The untold truth of King Kong

King Kong is one of the most important kaiju movies of all time. While the 1933 classic certainly wasn't the first to feature a giant creature punching things, it's undoubtedly one of the most famous. King Kong has since left his humongous mark on films, video games, books — you name it. But there's plenty about the big lug a lot of people don't know about.

King Kong was created using the scraps of another film

Reduce, reuse, recycle. We might think of this as a new concept, but old Hollywood was a big fan. Movies are very expensive, after all, and for a long time, people who made them weren't always sure what they were doing. Movies hadn't been around that long, so they were kinda flying by the seat of their pants, and sometimes they flew right into a cliff.

Such was the case with 1931's unfinished Creation. It had some interesting ideas, but it was incredibly boring, at least according to the studio. It was a story of people going to an island populated by dinosaurs, and then terror ensued. While that sounds fun, it was apparently embarrassingly bad. But there were lots of good creatures and sets created for it, so why not reuse them? Out of the scraps of Creation, 1933's King Kong was born.

It was the first film with a real theatrical score

Aside from helping create the giant-monsters-punch-stuff genre, 1933's King Kong was also a pioneer in a bunch of technical ways. One of the things the original Kong did before any other film was to create a theatrical score. Think of John Williams' unforgettable work on Star Wars or Jurassic Park, or his rousing Indiana Jones theme. Doesn't it instantly conjure up Harrison Ford punching Nazis in the face?

Theatrical scores help the movie — they're not just incidental music playing while the movie is shown. But that's how music used to be, until King Kong. It was the first movie to have mood-appropriate music to enhance the narrative. Can you imagine how different movies would be without scores? At the very least, a bunch of people would be without jobs. And it's not just movies — television shows, plays, and video games would be wildly different without supportive musical scores, and it's thanks, in large part, to the King of the Apes.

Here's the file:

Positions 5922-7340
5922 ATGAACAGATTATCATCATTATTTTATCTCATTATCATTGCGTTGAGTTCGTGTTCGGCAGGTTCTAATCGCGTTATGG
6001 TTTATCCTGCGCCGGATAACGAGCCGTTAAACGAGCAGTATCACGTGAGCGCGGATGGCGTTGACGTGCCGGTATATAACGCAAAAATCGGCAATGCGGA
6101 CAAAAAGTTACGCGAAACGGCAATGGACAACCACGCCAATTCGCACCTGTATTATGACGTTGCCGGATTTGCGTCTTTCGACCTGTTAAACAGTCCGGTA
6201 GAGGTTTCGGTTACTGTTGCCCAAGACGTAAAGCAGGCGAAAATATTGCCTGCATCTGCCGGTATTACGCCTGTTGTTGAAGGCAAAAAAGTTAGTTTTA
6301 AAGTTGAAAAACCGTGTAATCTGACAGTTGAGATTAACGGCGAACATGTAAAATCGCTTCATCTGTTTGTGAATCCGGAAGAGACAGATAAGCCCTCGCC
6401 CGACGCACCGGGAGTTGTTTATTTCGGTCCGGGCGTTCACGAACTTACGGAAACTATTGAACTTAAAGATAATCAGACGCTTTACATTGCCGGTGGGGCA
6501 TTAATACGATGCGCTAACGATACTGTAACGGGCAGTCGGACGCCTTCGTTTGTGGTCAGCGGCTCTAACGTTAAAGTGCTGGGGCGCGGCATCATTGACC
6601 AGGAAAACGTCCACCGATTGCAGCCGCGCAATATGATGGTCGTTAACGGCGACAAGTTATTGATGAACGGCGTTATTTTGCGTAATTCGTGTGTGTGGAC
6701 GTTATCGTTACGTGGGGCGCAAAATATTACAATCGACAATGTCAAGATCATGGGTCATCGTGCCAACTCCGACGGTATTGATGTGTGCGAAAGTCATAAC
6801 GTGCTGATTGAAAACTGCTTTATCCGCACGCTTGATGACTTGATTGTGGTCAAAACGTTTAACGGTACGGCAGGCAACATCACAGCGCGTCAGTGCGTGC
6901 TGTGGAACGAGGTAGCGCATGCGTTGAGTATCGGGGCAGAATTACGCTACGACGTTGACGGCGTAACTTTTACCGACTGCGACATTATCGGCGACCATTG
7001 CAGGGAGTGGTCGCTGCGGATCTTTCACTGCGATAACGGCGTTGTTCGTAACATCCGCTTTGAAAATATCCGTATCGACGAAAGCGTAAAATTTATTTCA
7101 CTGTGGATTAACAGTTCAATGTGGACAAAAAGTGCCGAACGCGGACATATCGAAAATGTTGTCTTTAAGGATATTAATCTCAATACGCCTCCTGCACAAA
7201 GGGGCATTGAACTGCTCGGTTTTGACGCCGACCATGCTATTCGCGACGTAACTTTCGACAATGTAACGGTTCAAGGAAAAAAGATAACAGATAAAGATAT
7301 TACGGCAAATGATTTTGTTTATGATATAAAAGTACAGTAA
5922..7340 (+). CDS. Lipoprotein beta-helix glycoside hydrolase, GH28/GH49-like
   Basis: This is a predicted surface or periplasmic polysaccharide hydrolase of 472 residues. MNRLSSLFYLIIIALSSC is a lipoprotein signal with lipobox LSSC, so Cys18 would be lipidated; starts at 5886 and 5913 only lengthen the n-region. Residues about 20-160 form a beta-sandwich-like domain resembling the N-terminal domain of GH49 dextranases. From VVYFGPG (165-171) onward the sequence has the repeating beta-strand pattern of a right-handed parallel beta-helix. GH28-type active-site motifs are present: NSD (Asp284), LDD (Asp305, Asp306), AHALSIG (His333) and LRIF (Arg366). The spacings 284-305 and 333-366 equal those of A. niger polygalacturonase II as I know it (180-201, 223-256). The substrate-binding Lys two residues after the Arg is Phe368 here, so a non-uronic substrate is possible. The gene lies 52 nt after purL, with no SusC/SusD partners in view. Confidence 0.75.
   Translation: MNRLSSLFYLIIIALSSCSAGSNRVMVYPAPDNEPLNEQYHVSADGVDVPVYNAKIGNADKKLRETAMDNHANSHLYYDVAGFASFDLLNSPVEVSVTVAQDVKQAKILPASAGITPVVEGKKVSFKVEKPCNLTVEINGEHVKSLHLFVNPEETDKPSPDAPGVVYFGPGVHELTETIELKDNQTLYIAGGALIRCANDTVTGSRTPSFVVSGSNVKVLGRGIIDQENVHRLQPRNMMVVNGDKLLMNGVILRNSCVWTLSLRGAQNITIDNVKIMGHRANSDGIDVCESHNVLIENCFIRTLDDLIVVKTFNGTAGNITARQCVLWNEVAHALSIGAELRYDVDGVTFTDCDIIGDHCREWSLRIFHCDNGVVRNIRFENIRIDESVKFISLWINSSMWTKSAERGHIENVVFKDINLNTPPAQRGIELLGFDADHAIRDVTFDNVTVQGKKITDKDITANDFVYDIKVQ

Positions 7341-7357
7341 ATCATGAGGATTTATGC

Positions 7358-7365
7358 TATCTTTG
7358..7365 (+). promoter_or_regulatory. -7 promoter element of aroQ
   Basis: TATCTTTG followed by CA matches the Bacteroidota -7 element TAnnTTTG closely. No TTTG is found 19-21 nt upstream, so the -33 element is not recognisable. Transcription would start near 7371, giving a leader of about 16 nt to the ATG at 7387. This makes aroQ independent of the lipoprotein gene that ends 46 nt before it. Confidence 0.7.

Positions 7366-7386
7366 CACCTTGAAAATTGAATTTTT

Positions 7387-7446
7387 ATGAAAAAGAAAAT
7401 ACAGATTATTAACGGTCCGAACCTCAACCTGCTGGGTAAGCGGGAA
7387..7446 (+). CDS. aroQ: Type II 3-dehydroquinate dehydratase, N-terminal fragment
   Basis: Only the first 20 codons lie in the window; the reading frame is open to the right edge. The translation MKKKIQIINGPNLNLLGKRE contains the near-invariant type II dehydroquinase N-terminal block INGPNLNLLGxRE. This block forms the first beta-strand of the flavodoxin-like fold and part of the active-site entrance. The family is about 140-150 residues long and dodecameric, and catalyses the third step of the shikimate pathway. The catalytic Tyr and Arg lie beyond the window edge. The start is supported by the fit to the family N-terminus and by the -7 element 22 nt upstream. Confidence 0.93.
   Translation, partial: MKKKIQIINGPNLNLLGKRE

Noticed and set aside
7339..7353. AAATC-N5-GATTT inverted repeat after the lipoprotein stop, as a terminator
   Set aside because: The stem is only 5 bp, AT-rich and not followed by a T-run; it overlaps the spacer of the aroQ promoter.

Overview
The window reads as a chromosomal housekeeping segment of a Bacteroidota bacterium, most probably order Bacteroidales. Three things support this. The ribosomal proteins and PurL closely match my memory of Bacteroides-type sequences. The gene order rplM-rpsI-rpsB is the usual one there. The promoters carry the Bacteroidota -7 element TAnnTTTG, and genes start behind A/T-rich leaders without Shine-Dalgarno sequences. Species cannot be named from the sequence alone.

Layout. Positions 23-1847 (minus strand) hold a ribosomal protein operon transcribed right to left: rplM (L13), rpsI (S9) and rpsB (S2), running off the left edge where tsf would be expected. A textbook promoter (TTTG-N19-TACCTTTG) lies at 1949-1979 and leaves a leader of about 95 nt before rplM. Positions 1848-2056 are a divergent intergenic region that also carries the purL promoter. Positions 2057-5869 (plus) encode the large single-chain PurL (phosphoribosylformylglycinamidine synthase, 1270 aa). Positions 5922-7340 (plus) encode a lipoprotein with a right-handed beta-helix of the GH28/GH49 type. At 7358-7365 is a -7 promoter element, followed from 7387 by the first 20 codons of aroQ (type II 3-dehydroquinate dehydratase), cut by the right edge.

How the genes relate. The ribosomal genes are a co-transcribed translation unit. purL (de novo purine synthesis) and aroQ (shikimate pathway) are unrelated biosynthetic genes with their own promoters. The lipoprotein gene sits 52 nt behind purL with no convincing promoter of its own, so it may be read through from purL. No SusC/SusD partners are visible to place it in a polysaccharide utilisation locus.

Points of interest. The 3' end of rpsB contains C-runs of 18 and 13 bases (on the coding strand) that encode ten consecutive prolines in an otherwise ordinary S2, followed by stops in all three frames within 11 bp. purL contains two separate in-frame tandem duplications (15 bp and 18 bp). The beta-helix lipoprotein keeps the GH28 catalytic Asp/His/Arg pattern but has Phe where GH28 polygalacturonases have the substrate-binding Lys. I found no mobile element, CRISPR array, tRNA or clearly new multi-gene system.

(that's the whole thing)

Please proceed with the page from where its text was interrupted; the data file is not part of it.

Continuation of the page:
A woman wrote King Kong

King Kong had firsts both in front of, and behind, the camera. The 1933 original had a ton of writers — as is pretty typical in Hollywood — but the last writer to work on it, the one who defined it, the one who wrote the words we ultimately hear, was a woman named Ruth Rose … because of course she would have a cool comic book name.

If you can't wrap your head around how cool this is, let's put this in perspective for you. The woman who wrote King Kong? She only gained the right to vote ten years before. She didn't stop at King Kong, either: she also wrote Son of Kong, The Last Days of Pompeii, and even King Kong-lite, Mighty Joe Young. So remember, kids: a woman essentially created the kaiju genre and science-fiction horror on the silver screen.

King Kong's legal rights were long disputed

Back in the 1930s, the film industry was still basically brand-new. All the rules for it hadn't exactly been sussed out, including the legal ones. When the OG King Kong was made, for example, no one knew who, technically, had the rights to the beast. The original creator claimed he created the character long before working for RKO Studios, so he was the one who owned it. RKO Studios countered, "Nuh-uh!" and sold the rights to Toho, who made King Kong vs Godzilla. Then a bunch of lawsuits were launched, at the end of which — guess what? — the huge company came out on top, claiming the rights to Kong.

Of course, the legal battle didn't end there. Years later, three different companies had the idea to remake King Kong, and the rights holder made a deal with all of them. Two companies went into production for the film at once, before finding out about the other, and just a huge onslaught of lawsuits were unleashed. To this day, there are still legal issues surrounding King Kong, as befitting the genre. You know the nightmare is never really over with these monsters.

King Kong pioneered the rear projection technique